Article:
you have literally zero right to complain about it if you rank those places. I'd rather just scramble into some other specialty than spend all this money and time just to be a nurse with occasional medical decision making

When you're done you'll also get the privilege of working for 40/hr or whatever they're getting paid in NYC


Reason #452289 why NYC is teh sukk.
 
D

deleted547339

You will put in all the IVs, push many of the meds yourself.
You will push the patients to xray or imaging.
You will prep for all procedures (this one isn’t bad)
You will ambulate the patient if needed
You will put on the monitor leads
You will do the nebulizer treatments

basically any little tasks, the residents do them.

So what is it the nurses do?
 
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The Knife & Gun Club

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So what is it the nurses do?

My understanding is that there 2 components to the problem:

1) not enough nurses. There was recently an article about Sinai having ED nursing ratios as high as 17:1! I don’t care if you’re the best nurse on the planet, at that ratio there just isn’t enough time do do all the nursing tasks. And the nursing unions have tight control over the nurse supply in the city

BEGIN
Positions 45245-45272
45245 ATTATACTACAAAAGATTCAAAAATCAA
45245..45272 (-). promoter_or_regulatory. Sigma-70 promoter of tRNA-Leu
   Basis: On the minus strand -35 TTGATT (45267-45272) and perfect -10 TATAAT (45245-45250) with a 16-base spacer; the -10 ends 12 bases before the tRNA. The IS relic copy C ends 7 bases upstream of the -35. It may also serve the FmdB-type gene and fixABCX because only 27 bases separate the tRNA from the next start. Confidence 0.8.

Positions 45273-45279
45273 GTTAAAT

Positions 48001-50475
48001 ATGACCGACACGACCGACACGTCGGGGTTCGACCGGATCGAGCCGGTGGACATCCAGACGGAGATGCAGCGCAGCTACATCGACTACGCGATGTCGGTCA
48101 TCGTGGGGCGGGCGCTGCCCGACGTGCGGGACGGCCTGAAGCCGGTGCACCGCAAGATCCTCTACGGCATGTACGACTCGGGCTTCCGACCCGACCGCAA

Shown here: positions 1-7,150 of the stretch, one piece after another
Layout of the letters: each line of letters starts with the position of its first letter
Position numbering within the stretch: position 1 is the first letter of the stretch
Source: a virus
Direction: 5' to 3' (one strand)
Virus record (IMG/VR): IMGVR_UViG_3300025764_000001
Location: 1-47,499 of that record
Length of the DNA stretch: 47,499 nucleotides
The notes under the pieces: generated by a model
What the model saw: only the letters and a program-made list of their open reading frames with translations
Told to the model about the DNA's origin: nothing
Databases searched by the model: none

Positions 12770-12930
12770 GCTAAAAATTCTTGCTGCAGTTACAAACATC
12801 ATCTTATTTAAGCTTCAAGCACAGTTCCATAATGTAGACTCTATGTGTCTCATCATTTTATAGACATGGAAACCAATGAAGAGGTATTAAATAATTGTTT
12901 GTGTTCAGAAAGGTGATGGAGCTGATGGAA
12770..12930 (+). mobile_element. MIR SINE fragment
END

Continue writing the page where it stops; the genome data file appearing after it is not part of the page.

2) politics of promotion - because it’s near impossible to fire a nurse because of unions, often times bad nurses are “promoted” to admin roles where they do little work. That’s how you end up with more nurse admins than floor nurses, like at Sinai.
 

NYEMMED

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So what is it the nurses do?


Honestly in NYC, ED Nurses really don’t do much. Probably aren’t needed because The residents are the backbone of the hospitals, and Those Hospitals would fall apart without residents.
Problem is reality strikes when these residents go to any non urban non academic community hospital to work.

They are great at IVs suffer a bit in doing MDM on numerous patients at once. There was no way for them to learn to handle volume doing all those extra tasks in residency. But the trade off is they usually have well known attendings teaching them and newer research trends... Each person has to decide what’s a right fit for them.
 
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gamerEMdoc

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This is unbelievable. It always shocks me how different experiences can be from place to place. My residents go in to suture, a surgery tech has set up the lac tray and has their correct glove size on the tray for them. I've never seen a resident start an IV other than US guided IV's when nurses have failed and IV team has failed or is slow to respond. Transporting patients? You have got to be kidding me. How is this a valuable use of physicians? Completely absurd.